On Nov. 15, Taylor Baumgarner of Easley killed a 140-inch, 8-point buck in Pickens County that he’d been pursuing for some time after first catching photos of the deer on trail cameras over two years ago.
“I first got pictures of this deer two years ago as a 2-year old and at that time, he was only a 7-point, but you could tell he had good potential. During the 2015 season, I hunted him hard even though he was still less than fully mature, because he was right at the 125-inch mark and had gone to a very symmetrical 8 point,” he said.
Finally, last November, Baumgarner saw the buck in range. But, a problem prevented him from pulling the trigger.
“It was a foggy morning and the moment finally came, and he stepped out of the woods. I had him at 80 yards for about 5 minutes, and he was just across the property line. I didn’t have permission to hunt on the neighbor’s land,” he said.
As he waiting for the deer to make his way onto his own hunting grounds, Baumgarner thought things were going to work out for him. He found out quickly that it wasn’t his day.
“He started to walk along the field edge and walked right into my wind. I could tell he caught my wind and he slowly disappeared back into the timber. I grunted and tried to coax him to step back out, but I knew that it was pretty much useless since he had caught my scent. After countless hours spent in the stand, he was finally right in front of me, and there was nothing I could do,” he said.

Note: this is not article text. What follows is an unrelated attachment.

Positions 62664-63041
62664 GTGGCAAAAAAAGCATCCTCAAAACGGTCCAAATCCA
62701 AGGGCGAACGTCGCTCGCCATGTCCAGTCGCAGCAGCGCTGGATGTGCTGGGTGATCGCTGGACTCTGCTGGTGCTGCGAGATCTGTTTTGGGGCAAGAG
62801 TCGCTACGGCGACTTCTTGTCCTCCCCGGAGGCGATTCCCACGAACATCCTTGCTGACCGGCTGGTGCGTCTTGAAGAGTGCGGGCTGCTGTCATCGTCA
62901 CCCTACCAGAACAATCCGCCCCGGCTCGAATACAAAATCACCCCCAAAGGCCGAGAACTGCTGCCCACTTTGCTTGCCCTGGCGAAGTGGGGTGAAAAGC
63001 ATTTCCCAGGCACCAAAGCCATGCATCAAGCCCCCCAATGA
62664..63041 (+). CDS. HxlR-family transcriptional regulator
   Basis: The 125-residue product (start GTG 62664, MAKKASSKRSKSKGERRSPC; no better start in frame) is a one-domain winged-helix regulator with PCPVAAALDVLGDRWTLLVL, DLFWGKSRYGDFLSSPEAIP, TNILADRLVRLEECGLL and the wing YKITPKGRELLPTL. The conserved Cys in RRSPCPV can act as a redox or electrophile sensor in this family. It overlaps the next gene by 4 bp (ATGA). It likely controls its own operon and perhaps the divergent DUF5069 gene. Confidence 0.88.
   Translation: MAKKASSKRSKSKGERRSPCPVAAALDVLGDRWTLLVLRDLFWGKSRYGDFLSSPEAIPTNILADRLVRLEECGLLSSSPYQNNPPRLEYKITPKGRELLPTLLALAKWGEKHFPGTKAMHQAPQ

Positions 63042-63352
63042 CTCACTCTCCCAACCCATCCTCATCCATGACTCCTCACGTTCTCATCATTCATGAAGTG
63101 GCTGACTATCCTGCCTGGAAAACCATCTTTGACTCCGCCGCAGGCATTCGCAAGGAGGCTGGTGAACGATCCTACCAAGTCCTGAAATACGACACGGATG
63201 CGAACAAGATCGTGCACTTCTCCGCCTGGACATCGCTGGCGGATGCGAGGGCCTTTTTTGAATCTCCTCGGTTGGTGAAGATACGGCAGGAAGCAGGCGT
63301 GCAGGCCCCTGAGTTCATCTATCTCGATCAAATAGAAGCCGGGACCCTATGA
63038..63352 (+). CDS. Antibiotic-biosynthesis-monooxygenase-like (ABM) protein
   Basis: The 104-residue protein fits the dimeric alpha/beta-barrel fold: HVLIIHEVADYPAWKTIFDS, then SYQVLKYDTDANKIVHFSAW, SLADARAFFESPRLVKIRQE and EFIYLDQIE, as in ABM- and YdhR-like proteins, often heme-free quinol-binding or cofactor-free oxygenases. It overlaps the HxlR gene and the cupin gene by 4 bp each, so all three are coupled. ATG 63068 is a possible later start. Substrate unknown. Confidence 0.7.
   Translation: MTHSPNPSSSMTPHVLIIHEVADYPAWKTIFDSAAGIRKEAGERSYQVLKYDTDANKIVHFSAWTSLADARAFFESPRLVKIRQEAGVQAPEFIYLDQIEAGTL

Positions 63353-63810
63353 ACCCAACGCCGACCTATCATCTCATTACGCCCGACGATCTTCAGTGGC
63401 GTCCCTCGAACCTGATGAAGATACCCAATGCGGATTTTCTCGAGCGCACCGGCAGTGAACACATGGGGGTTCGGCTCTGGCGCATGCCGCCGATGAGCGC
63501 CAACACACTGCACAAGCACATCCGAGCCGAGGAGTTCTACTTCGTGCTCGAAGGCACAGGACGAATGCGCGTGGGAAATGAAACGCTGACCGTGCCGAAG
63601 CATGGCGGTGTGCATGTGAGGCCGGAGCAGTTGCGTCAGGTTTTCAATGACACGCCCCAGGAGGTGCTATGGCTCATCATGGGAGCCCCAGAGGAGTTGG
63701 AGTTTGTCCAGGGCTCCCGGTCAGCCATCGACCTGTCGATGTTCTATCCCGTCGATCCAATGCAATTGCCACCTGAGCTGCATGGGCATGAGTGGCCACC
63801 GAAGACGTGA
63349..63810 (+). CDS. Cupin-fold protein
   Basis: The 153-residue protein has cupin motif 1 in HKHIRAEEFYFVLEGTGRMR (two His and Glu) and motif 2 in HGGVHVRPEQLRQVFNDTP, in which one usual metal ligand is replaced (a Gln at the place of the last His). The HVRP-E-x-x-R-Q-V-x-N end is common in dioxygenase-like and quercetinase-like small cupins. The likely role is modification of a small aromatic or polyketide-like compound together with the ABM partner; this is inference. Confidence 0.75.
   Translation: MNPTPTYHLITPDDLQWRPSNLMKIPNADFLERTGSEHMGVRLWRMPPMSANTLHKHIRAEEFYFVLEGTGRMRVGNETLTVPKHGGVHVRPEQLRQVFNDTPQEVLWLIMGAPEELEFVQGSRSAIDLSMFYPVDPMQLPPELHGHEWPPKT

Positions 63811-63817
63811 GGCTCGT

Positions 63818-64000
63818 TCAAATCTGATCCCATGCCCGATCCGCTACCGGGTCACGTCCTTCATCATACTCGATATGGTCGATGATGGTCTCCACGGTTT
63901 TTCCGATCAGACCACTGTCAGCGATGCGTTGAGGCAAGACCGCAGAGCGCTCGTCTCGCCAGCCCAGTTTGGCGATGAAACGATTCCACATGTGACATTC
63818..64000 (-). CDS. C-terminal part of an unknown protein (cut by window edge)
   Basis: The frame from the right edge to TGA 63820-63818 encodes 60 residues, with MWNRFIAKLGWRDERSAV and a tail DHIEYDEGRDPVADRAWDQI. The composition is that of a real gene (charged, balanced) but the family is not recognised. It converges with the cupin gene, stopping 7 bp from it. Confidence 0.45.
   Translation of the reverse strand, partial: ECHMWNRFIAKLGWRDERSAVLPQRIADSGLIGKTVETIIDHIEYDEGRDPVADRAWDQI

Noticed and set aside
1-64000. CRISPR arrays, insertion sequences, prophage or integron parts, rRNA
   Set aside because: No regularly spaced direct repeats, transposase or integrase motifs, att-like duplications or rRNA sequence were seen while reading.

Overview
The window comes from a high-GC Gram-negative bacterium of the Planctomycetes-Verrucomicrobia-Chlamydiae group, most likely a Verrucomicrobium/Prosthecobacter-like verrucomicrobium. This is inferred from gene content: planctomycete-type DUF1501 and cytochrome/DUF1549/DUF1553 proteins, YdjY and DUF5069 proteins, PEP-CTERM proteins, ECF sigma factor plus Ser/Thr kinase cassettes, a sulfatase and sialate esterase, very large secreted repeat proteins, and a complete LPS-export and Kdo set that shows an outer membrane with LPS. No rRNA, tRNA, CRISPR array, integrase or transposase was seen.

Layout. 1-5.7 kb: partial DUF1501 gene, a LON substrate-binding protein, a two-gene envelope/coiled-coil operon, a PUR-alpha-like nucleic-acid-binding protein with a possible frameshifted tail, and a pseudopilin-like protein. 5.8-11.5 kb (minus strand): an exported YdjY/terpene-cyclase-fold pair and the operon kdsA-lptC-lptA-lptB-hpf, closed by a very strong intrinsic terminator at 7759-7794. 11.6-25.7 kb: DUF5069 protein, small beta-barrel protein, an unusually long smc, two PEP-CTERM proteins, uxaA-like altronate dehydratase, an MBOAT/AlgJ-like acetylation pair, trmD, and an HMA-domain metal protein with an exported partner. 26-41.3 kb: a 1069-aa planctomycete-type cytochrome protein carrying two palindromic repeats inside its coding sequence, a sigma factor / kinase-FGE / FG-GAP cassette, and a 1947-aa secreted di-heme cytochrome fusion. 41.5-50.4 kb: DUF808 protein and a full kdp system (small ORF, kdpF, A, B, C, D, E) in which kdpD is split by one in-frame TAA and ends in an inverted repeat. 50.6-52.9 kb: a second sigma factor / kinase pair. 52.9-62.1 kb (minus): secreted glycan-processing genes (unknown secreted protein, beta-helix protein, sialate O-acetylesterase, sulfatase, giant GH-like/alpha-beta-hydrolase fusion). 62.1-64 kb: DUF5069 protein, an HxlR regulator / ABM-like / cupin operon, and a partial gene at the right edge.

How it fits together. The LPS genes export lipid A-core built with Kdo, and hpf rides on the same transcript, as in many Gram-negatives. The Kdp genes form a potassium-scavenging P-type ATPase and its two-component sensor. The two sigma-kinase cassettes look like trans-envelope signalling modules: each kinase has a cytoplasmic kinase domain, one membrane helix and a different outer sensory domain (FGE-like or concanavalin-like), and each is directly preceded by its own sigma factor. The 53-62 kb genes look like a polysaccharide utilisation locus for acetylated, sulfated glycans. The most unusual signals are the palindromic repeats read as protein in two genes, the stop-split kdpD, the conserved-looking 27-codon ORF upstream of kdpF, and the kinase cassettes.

That was the last time Baumgarner saw the deer in 2015, but he was happy to see it on trail cameras again this season. Unfortunately, all the photos showed the buck was moving only at night. Until Nov. 14.
“I pulled the card on the trail camera, and saw he had finally started moving during daylight. I had a good wind to hunt the next morning, so I slipped in before daylight and saw plenty of deer early in the hunt, but no sign of him,” said Baumgarner, who continued to wait, hoping for a shot at the buck that had eluded him for so long.
Around 9:15 a.m., a handful of deer stepped out of the woods into Baumgarner's sight, but the big 8-pointer wasn’t one of them. He watched those deer for a few moments, then gazed to the east. There stood the buck, alone.
“He started running through the field from left to right seemingly to just be cruising for does. I got (my gun) on him and yelled at him to stop, and when he stopped, I pulled the trigger and he dropped right in his tracks at about 170 yards,” he said.
After pursuing that buck for so long, Baumgarner said he was in shock, and could hardly believe what had just happened. And he was suddenly glad that last year’s hunt did not work out in his favor.
“As a result of him being on the wrong side of the property line last year, he was able to live another year and grow around 15 more inches. I love to hunt, and was blessed by the Lord to let me kill a deer of this caliber in South Carolina,” he said.